It happens all the time at the Coop supermarket in Vinkel: even in broad daylight, customers take groceries without paying. Supermarket manager Henry Hubers is despondent. That theft costs him money every month and now he has also had to pay a lot for extra security equipment. If something doesn’t change soon, the entrepreneur has to stop.
Cigarettes are mainly stolen in the store, even in broad daylight. Hubers often only finds out afterwards that things are missing. “When the shelf is empty, it’s already too late.” Hubers does not know exactly how much is stolen, “but everything that is stolen is too much.”
Hoping to deter thieves, Hubers has now installed fourteen cameras in and around his store. “Every corner is now in the picture, even outside. Whether it helps? We’ll have to see.” It was an investment of six thousand euros for Hubers. “It’s actually sad that it should.”
“I just hope this year gets better.”
For the entrepreneur from Vinkel, the theft damage comes on top of a higher energy bill (50,000 euros extra last year), higher wages and a higher rent. But raising the prices of the products is not an option, he says. “Then you know for sure that you are digging your own grave. I just hope this year gets better, otherwise we will just have to stop.”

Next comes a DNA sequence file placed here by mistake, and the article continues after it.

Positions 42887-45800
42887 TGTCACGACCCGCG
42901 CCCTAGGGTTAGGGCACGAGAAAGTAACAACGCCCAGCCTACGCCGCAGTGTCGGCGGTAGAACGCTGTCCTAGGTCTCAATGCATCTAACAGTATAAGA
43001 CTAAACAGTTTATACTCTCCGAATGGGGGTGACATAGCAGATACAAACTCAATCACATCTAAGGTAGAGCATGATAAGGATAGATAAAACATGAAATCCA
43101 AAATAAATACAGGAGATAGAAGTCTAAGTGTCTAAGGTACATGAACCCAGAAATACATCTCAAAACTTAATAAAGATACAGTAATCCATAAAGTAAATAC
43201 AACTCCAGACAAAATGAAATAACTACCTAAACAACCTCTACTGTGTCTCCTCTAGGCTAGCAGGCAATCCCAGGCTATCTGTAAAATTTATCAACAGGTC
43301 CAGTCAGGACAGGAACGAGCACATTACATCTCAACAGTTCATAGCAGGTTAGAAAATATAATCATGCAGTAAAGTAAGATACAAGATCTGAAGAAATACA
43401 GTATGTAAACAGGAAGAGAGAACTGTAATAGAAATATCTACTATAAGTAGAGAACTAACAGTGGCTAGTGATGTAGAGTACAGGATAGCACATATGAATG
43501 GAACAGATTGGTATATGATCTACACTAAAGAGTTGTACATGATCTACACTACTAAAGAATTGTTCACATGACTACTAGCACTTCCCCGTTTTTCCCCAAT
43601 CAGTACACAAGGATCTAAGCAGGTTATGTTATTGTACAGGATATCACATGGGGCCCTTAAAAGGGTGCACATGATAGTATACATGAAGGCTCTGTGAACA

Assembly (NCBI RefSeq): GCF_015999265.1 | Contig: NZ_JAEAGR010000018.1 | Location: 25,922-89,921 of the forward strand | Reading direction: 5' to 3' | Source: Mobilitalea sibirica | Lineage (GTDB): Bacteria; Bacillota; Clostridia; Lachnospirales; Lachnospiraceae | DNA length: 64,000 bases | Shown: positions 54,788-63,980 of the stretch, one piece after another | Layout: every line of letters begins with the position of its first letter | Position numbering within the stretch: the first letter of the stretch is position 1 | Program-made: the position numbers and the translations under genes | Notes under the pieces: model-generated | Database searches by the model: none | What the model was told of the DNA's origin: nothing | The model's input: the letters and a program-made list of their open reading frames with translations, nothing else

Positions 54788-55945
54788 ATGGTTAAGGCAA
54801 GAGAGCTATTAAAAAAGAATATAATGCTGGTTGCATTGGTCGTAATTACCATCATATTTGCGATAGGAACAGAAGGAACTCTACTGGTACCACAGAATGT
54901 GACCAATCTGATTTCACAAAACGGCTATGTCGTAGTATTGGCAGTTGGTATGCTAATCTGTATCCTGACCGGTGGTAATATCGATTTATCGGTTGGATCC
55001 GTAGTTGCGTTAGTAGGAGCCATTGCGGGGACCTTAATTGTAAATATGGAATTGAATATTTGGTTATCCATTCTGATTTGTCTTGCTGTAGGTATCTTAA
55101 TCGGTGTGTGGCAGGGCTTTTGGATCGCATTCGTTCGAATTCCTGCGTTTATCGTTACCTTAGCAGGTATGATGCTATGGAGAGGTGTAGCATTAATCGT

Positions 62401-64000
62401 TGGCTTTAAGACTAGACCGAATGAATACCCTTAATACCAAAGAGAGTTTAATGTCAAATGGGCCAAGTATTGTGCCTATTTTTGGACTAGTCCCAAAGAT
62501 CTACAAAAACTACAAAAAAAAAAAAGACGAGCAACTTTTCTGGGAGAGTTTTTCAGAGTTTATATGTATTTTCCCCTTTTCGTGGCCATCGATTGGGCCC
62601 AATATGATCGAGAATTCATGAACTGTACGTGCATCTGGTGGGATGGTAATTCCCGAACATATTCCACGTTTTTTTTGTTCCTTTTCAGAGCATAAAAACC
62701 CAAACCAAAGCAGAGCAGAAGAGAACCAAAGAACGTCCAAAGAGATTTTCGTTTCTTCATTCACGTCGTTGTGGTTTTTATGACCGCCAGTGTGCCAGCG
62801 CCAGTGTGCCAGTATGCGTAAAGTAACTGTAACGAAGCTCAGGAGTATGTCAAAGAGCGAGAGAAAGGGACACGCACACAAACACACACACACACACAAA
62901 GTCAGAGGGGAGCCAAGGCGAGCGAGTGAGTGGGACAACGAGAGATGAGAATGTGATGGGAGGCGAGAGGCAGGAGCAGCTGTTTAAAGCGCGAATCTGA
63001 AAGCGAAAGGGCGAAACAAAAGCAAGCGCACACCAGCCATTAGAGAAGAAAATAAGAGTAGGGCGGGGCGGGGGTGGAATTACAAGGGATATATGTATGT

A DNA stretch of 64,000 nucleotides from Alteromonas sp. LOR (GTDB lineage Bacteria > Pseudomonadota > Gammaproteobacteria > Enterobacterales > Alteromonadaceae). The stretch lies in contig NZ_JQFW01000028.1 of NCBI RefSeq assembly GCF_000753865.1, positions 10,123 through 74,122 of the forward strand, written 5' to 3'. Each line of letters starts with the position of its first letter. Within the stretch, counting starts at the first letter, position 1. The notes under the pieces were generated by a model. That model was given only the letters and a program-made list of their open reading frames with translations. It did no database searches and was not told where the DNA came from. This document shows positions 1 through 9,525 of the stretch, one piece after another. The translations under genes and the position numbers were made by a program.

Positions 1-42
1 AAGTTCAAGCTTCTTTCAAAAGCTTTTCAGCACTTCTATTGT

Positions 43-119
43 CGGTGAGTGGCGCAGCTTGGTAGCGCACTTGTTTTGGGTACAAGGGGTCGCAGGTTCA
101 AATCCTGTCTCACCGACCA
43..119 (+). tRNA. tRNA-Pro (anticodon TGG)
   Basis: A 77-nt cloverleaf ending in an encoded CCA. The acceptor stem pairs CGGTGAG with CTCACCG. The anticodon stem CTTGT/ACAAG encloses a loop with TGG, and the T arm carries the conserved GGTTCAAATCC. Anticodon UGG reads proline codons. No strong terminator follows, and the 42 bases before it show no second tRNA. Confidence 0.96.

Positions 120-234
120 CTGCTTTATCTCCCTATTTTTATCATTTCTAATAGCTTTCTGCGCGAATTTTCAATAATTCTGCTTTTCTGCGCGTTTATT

Theft in supermarkets is an increasing problem. The cause of this is, among other things, the high inflation, which means that people have less to spend. According to the NOS, an average of 66,300 euros per store was not paid last year. That is about 20,000 euros more than a year earlier. This is an additional cost item of 70 million euros for the entire supermarket sector.
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